Quantum Fever – my latest Sci-fi book.

I have now started work on the rewrite of this new book.  Any views would be much appreciated.

This is the second section:

Tow Ragg had his office at the far end of his palatial floating mansion where he could look out over Haven, their home planet and the capital planet of their system – affectionately called The System. He liked nothing better than to gloat over the masses below. Not that there was a lot to see, the surface was always a construction site. The surface that Tow looked out on was the bare Plexiglas that formed the upper tier of what was now the planet, and work was always going on adding another tier to the ever growing edifice. It was hard to imagine what the place had once looked like. Right down through those layers of dwellings, underneath it all, was the actual surface of the planet. It did not seem real. But Tow could visualise the honeycomb of doms, layer after layer that went down hundreds of layers deep until you hit the bedrock of the long unseen surface, and that gave him great satisfaction.

His floating home was positioned high up in the stratosphere overlooking his home world. A great dome encased the whole massive development. His mansion was constructed to one side of the great dome. It had many rooms, with the servants occupying a separate wing while his wives and children occupied another leaving him undisturbed in the centre to go about his business uninterrupted.

In front of the house was the massive heated swimming pool, cum lake, where every morning, at seven sharp, he performed his exercise by briskly swimming forty lengths.

Around it were the gardens. He had commissioned flora to be reconstructed from the data banks of Haven – one of only ten such places in existence. He even had colourful tweezes flitting back and forth – just a few, enough to impress. You did not want to overdo such things.

The magnificence of the floating mansion was unimaginable to the trillions who spent their lives buried in the cramped quarters underground – and that was what always gave him the greatest satisfaction.

‘They have arrived safely,’ Tow Ragg reported, using her encrypted communicator.

‘Good,’ Eldy Mors replied, the relief evident in his voice. ‘It is always tense.’

‘We have a lot invested in this,’ Rhad Flik stated, her anxiety clearly on display.

The three of them were the controlling powerhouse of the business enterprise, known as the Consortium, which employed Tahsin Roeg, and other Starship Captains, just like her. Theirs was the empire that had made them all obscenely rich.

Tow laughed. ‘Not enough to make a dent in your wad,’ she said teasingly. Rhad Flik had a reputation for being miserly. She resented every single credit wasted and begrudged spending every last one – even if the returns were exceptional. To her money had to be deployed to maximum effect. She played the game with an intensity that the others couldn’t match. For Rhad it was all about winning, accruing and investing. That was what she lived for. Every new launch was a fraught experience for her. She stood to lose billions. The fact that she could make trillions if it was successful was irrelevant. A few billion was a microbe on an agar dish to her. She could lose it a million times and she wouldn’t miss it. But even so she loathed losing. Making vast profits – that’s what gave her the adrenalin rush. That’s why she did it. But still she begrudged the billions necessary to carry out the project. She wanted every cred accounted for. Her miserly attitude made her the butt of many jokes but she could not see it.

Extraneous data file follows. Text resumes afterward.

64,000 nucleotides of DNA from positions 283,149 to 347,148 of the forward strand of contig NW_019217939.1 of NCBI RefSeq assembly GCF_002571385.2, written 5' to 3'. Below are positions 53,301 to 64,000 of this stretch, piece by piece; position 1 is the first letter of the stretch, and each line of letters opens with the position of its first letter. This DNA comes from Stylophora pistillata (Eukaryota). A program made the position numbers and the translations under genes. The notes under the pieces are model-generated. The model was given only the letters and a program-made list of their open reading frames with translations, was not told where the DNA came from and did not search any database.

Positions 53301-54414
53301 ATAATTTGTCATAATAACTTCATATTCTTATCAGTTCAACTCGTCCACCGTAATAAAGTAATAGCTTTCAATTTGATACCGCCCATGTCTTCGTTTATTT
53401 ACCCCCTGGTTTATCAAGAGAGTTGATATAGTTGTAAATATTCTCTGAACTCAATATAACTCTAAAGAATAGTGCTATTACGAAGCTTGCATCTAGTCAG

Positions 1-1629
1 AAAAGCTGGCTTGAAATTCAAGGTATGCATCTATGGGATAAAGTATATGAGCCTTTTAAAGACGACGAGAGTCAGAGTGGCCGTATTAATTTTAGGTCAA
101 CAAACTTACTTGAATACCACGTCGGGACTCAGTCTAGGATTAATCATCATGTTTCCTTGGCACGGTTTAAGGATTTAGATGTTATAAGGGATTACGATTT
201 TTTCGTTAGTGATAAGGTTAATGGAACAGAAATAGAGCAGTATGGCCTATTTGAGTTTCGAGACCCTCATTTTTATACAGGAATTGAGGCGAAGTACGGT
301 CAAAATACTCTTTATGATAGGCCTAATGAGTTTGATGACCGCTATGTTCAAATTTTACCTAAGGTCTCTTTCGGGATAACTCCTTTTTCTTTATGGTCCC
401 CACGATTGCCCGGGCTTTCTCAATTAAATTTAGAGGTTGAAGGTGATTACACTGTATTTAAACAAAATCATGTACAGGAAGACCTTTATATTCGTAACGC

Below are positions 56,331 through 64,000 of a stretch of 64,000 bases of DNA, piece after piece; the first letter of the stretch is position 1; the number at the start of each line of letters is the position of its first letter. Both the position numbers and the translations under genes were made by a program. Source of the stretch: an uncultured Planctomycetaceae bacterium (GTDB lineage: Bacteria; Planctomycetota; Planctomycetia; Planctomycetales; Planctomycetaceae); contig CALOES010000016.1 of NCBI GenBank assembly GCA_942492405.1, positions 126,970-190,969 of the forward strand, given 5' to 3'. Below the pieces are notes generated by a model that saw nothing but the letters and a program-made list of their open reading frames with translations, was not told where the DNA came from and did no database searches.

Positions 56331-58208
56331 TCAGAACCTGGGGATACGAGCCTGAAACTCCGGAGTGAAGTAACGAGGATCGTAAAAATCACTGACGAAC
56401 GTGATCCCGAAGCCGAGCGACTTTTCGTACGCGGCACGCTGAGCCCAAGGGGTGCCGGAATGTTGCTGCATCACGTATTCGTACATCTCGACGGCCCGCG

Despite the huge fortune she had amassed every jump was still a nerve wracking experience for her. She lived it second by second, in a terrible state, on tenterhooks as if her life depended on it, waiting for news that the ship had emerged.

‘You know how precarious these jumps are,’ Rhad muttered resentfully. She did not appreciate being teased.

‘And Roeg?’ Eldy Mors enquired.

‘She seems to be holding up,’ Tow replied tentatively. ‘We’ll know more in due course.’

‘We’ve had a good return from her,’ Eldy noted. ‘But I wonder if we should not rest her up now?’

‘We’ll see,’ Tow replied thoughtfully. ‘She’s the best we’ve had. Nobody has been more successful.’

‘Yes, but we shouldn’t push our luck,’ Eldy suggested.

‘We can’t afford to lose a starship,’ Rhad Flik chipped in.

Tow laughed again with that annoying chuckle that really grated on Rhad. ‘Starships are ten a cred, Rhad. We can commission a new one for a mere trillion. It is starship commanders that are the real difficult gold dust. That’s the limiting factor. We’ve only got twenty of them and they are not so easy to replace. You can’t train them. You can’t breed them. You have to discover them and they’re rarer than sane politicians.’

‘So what’s the situation?’ Eldy Mors enquired, changing the subject.

‘They’ve emerged,’ Tow reported. ‘The ship and crew are intact and there are no reports of anything untoward. Tahsin Roeg seems to have pulled it off again. It appears every molecule has arrived. She’s left nothing back in quantum.’

They listened intently.

‘They are already deploying the gate. It will take several months to consolidate and connect, as you know, but the process is in hand.’

That was always the first consideration. The gate had to be deployed. That enabled the conglomerates to follow through and begin the process of harvesting. The gate was the crucial thing. Even if a ship was crippled and the crew badly disabled by a poorly executed emergence it was still sometimes possible to deploy a gate.